DAILINESS


Print by Marvin Oliver

The hot days of summer make us move a little slower, taking time for puttering. But they also give us time for introspection; for taking stock of what is important. Dailiness sounds like my childhood diary, where page after page said “Nothing happened today.” But of course something happens every day. I’m happy with our morning routine where Dr. A presents me with a latte to start the day. It’s a nice gesture intended to soften the TV news of fires and politics which is never good. We keep thinking we will turn the news off and cancel the newspaper which is nothing more than two or three pages of what was seen the night before. But we do not, because the habits of a lifetime keep us curious, and that constitutes dailiness.

Greek mythology relates how a large white bird fell from favor and was transformed into a large black raven, a favorite omen of warning, tragedy or disaster, and the negative messenger in Poe’s famous poem.

The image above is by my friend Marvin Oliver, Professor of Indian Studies at University of Washington. The interpretation of Art is in the eyes of the beholder, without which there is no Art. To me the broken heart he is presenting to the ancient abandoned village in the background signifies loss. Loss of a way of life and of a proud people whose Dailiness was not enough to sustain their culture. The tribal Journey Paddle to Puyallup brought canoes from as far away as Alaska and from California, which shows that the culture is alive and well.

The days of our youth and unyouth did not include frequent trips to visit the doctor, or the quack as my British friend calls him. Today if I miss calling a friend I find that he/she has had a hip or a knee replaced in the meantime and is already up and ready to go. Our capacity to maintain seems to lessen as we grow older, so I was not surprised to learn yesterday from the young foreign-born eye quack that I am now considered legally blind. Of course that term is broad and subject to qualification. I cannot drive, which I accept as another of those things I don’t have to worry about. One learns to gracefully say goodbye to things with as little regret as possible. The handicapped have so many options for a so-called “normal” life today, we should be grateful. The good new that day was from the leg surgeon who said he would see me in one year.

While waiting somewhat patiently for the pretty young retinal specialist to appear, I thought of the days when if you went to a doctor he could fix your hang nail, clean your ears, offer advice on every part of your body, and possibly tell you to stop complaining. Today each of those parts needs someone whose expertise seems to have ended after they learned to spell their discipline.

The interesting thing about Dailiness, is that it really does change every day. If it doesn’t try using the new app GOYA; Get Off Your Apps. Turn the TV off, stop looking at your e-mail, go for a walk. It’s a beautiful summer day.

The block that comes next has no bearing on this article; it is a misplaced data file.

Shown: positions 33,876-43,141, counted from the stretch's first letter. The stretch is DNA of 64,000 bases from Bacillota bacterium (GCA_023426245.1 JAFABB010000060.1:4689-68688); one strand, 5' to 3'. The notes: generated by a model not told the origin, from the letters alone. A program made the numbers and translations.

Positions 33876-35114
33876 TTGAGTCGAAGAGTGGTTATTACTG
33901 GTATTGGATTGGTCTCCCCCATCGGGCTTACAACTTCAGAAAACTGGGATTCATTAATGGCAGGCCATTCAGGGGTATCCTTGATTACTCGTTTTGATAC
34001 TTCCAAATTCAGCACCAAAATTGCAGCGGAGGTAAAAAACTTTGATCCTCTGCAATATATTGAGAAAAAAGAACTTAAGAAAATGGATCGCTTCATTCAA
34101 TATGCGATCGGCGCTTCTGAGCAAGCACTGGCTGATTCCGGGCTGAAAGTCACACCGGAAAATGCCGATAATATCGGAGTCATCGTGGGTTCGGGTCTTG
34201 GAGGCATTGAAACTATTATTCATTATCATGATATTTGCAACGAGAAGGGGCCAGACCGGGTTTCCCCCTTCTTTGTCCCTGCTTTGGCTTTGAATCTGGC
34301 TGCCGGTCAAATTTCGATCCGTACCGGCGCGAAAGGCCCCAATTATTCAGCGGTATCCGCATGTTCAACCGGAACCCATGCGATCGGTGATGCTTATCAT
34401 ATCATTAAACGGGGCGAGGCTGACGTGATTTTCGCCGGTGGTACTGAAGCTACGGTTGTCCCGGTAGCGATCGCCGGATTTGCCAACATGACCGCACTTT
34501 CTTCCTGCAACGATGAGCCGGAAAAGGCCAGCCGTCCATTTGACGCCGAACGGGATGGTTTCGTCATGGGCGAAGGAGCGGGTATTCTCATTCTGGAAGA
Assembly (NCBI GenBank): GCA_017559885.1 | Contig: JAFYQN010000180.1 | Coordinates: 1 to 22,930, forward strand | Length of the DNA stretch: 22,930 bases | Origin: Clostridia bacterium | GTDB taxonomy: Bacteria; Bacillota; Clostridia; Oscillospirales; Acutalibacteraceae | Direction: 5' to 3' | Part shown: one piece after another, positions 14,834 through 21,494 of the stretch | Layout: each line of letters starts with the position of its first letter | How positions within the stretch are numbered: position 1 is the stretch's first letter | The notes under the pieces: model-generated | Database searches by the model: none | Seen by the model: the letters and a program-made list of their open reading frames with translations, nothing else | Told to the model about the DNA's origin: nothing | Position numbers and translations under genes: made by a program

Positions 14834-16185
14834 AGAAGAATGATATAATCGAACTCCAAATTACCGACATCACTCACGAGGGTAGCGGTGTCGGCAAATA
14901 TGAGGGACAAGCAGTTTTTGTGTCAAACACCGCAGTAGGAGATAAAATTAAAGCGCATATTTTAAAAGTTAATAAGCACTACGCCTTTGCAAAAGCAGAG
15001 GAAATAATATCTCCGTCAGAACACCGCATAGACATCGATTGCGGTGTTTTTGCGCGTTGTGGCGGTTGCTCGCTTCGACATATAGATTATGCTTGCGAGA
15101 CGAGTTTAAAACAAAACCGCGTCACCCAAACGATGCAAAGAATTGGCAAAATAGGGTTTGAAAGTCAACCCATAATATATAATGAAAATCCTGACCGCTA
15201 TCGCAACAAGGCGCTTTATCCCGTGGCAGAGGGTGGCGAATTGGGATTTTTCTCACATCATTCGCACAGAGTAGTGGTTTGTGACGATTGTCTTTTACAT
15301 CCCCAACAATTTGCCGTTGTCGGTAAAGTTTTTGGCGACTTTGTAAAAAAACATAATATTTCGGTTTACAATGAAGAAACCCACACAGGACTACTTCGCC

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THE LURE OF THE CANAL


I felt that I had arrived at home the first time I saw the Hood Canal, a natural waterway about a mile and a half wide with the proper amount of trees and water. The ancient trees grow down to the shoreline, and large rocks make a fine place for sun bathing or simply watching the gulls in their ever present search for food. It beckons one to pick up a fishing rod or a snorkel.

Often in the night the swish of killer whales rushing downstream reminds you that you are not alone in your love of the water. Sometimes at night when the moon is just right, the water becomes phosphorescent, and you aren’t quite sure what lies beneath.

The Hood Canal is the home of our friend and mentor Emmett Oliver, who passed away recently at the age of 102. In 1989 Emmett realized his hope that the tribal canoe culture could be renewed, as part of the centennial celebration for the State of Washington. It was called the Paddle to Seattle. Since then the number of tribes taking part in the Journey has increased each year. This year’s Paddle to Puyallup is well under way with many members of the same families plying the waters their ancestors visited. At the end of their destination there is a huge powwow featuring a salmon bake and many vendors offering native food such as a frybread hamburger.

The Oliver family is well represented, with Emmett’s grandchildren pulling. Son Marvin Oliver, professor of Art at the University of Washington, designs many of the canoes. His youngest son, 12 year old Sam, was a puller for the first time this year. Emmett’s daughter Marylin who has been a puller each year, took her new grandson along this year. To watch these colorful canoes moving through the water is to see the past through their eyes. The Willapa Spirit, with some of the Oliver clan aboard sailed slowly down the Canal past Emmett’s home, with paddles raised in salute to a great gentleman who had a great idea which came to fruition.